As reported by the Miami Herald, Kuehne addressed reporters on the steps of the courthouse, stating that he always believed “things would turn out well in the end.” Prior to the allegations against him, he had been a prominent member of the legal community, serving on the Florida Bar board of governors, as a past president of the Dade County Bar Association and as a member of Vice President Al Gore’s legal team in the 2000 Florida presidential election dispute. Kuehne expressed his appreciation to the Department of Justice for the dismissal of the matter. Cynthia Hujar Orr, President of the National Association of Criminal Defense Lawyers, which filed amicus briefs in Kuehne’s case, called the Government’s prosecution of Kuehne “disgraceful.”


Sir Robert Allen Stanford Roundup

The Blog is getting caught up today on the news surrounding former wealthy financier, alleged Ponzi schemer and cricket fanatic Sir Robert Allen Stanford. First, last Wednesday, the Associated Press reported that Stanford allegedly lobbied the U.S. to permit Cuba to participate in an international cricket tournament. One of Stanford's companies, Stanford Financial Group, paid the Ben Barnes Group of Austin, Texas, $500,000 to lobby the U.S. Treasury Department to permit Cuba to particpate in the Stanford-20 Carribean Cricket Tournament in Antigua, citing Cuba's participation in the World Baseball Classic as precedent. In 2006, the U.S. government granted a special license for Cuba to participate in the tournament, after the Cuban government promised to donate any and all winnings from the tournament to the victims of Hurricane Katrina in the U.S. However, in 2007, the U.S. reversed itself and blocked Cuba's participation.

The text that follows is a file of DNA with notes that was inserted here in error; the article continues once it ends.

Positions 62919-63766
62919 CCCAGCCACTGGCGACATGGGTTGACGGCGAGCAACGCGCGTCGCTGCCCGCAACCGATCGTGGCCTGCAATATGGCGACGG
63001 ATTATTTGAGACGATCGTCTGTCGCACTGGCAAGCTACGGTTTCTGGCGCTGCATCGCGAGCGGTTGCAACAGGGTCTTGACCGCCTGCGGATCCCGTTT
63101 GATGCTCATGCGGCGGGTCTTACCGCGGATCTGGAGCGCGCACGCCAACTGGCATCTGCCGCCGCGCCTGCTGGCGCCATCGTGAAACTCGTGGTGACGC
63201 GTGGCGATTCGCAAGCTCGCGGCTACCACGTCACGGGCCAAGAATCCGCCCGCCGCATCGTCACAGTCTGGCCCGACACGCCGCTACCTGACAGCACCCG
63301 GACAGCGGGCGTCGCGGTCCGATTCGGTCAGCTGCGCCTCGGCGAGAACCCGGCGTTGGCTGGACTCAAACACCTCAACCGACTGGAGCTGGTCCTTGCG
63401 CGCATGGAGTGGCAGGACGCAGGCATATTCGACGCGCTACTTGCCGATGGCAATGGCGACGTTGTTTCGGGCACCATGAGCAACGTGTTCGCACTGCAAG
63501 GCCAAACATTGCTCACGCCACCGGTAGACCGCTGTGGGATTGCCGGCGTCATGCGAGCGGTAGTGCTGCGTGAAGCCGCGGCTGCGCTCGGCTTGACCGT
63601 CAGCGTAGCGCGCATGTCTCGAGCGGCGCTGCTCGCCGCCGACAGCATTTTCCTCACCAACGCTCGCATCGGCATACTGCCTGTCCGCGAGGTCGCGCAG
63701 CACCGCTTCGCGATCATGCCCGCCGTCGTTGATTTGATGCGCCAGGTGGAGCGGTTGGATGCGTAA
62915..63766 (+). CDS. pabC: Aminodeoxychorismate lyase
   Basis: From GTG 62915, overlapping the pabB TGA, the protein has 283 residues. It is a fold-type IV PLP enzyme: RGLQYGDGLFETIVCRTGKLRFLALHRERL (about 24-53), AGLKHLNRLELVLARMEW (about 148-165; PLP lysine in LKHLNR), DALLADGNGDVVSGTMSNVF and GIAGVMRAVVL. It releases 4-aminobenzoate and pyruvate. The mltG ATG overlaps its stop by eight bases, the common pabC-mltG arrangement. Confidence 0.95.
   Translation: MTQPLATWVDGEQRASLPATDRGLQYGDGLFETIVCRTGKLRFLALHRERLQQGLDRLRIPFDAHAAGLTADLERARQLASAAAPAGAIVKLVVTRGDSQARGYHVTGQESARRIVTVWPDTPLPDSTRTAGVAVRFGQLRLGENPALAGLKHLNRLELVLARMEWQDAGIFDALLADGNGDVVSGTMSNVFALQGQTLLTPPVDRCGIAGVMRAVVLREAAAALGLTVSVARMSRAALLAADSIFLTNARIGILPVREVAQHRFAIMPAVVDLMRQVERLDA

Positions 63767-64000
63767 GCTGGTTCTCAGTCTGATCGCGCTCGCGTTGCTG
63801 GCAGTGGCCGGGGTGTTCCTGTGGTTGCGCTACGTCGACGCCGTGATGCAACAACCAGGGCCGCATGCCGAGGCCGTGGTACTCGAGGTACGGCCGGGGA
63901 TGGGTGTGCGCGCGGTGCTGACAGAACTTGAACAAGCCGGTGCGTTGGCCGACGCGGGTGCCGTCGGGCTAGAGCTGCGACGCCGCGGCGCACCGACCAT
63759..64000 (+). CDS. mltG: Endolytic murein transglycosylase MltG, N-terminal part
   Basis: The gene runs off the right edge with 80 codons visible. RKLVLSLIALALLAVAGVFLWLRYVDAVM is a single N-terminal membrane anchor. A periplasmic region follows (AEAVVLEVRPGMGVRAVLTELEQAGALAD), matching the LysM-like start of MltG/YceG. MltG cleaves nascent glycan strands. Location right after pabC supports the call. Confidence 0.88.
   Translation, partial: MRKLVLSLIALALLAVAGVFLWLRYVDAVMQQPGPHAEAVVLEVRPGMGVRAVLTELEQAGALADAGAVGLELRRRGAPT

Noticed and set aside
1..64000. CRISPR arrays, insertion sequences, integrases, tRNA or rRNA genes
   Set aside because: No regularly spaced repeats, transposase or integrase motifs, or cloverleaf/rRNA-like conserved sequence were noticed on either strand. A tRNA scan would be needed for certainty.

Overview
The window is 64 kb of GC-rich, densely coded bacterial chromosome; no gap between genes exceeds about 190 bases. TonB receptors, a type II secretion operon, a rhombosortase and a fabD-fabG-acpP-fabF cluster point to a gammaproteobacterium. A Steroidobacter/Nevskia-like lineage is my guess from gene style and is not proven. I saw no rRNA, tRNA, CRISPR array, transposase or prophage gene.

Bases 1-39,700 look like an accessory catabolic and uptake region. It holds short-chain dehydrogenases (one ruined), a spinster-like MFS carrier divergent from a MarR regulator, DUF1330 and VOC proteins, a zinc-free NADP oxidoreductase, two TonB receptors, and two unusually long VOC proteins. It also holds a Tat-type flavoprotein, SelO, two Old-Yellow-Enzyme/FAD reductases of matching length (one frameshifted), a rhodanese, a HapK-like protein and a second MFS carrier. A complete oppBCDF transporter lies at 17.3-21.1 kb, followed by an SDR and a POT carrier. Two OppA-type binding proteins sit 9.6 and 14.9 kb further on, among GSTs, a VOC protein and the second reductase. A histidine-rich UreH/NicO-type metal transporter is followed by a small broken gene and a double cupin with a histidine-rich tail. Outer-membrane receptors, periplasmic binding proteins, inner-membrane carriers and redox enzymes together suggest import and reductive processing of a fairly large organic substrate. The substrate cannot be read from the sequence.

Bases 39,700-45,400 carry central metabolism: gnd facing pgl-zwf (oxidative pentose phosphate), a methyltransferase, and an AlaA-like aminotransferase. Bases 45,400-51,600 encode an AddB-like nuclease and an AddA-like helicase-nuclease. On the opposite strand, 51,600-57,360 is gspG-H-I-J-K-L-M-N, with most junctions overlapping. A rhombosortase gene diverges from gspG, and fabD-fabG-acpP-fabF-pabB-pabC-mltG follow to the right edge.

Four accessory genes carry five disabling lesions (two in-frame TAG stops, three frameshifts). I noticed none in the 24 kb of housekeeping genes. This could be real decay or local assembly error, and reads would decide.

Then on Thursday, Bloomberg reported that Houston attorney Kent Schaffer, of the firm Bires & Schaffer, will represent Stanford working with the federal public defender's office for the Southern District of Texas. Stanford, once a billionaire, was left without means to pay for his defense after the government seized and froze his assets and the District Court refused access to the assets. Stanford nevertheless appears to be getting competent and skilled counsel--Mr. Schaffer's profile lists numerous high-profile clients including large corporations, a U.S. Congressman, late actress Farrah Fawcett, late MLB player Ken Caminiti, NFL player Dante Hall and other professional athletes, rap artists, authors and writers and a defendant in the Enron trial.

Finally, on Friday, Stanford Financial Group's former Global Security Director, Thomas Rafanello, pled not guilty in the U.S. District Court for the Southern District of Florida to charges that he shredded documents, as reported by Bloomberg. The government's indictment alleges that Rafanello and Bruce Perraud shredded documents in response to an investigation by the Securities and Exchange Commission, and in violation of a court order. Rafanello is a former head of the U.S. Drug Enforcement Administration's Miami office.